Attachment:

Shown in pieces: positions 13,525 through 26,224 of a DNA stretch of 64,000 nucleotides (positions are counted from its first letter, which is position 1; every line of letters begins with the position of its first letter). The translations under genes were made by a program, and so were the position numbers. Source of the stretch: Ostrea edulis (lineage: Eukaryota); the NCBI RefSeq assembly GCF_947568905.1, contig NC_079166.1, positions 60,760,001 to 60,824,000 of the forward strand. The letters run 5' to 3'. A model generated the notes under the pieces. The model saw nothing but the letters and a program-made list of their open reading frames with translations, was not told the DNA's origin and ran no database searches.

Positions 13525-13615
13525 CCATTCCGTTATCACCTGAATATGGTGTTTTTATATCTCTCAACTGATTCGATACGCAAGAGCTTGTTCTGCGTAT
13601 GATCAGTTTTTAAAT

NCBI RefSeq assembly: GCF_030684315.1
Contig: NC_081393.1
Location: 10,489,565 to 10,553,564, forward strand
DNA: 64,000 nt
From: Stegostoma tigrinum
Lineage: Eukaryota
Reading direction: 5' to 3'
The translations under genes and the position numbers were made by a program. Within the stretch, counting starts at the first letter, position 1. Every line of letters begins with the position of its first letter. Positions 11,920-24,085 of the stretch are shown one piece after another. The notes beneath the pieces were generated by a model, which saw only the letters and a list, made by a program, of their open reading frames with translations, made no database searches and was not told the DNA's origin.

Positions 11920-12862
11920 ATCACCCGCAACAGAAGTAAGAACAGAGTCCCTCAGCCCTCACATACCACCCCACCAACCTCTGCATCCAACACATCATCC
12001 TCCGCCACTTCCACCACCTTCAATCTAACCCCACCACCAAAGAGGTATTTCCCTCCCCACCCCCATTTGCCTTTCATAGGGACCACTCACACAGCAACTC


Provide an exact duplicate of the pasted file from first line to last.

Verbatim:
Shown in pieces: positions 13,525 through 26,224 of a DNA stretch of 64,000 nucleotides (positions are counted from its first letter, which is position 1; every line of letters begins with the position of its first letter). The translations under genes were made by a program, and so were the position numbers. Source of the stretch: Ostrea edulis (lineage: Eukaryota); the NCBI RefSeq assembly GCF_947568905.1, contig NC_079166.1, positions 60,760,001 to 60,824,000 of the forward strand. The letters run 5' to 3'. A model generated the notes under the pieces. The model saw nothing but the letters and a program-made list of their open reading frames with translations, was not told the DNA's origin and ran no database searches.

Positions 13525-13615
13525 CCATTCCGTTATCACCTGAATATGGTGTTTTTATATCTCTCAACTGATTCGATACGCAAGAGCTTGTTCTGCGTAT
13601 GATCAGTTTTTAAAT

NCBI RefSeq assembly: GCF_030684315.1
Contig: NC_081393.1
Location: 10,489,565 to 10,553,564, forward strand
DNA: 64,000 nt
From: Stegostoma tigrinum
Lineage: Eukaryota
Reading direction: 5' to 3'
The translations under genes and the position numbers were made by a program. Within the stretch, counting starts at the first letter, position 1. Every line of letters begins with the position of its first letter. Positions 11,920-24,085 of the stretch are shown one piece after another. The notes beneath the pieces were generated by a model, which saw only the letters and a list, made by a program, of their open reading frames with translations, made no database searches and was not told the DNA's origin.

Positions 11920-12862
11920 ATCACCCGCAACAGAAGTAAGAACAGAGTCCCTCAGCCCTCACATACCACCCCACCAACCTCTGCATCCAACACATCATCC
12001 TCCGCCACTTCCACCACCTTCAATCTAACCCCACCACCAAAGAGGTATTTCCCTCCCCACCCCCATTTGCCTTTCATAGGGACCACTCACACAGCAACTC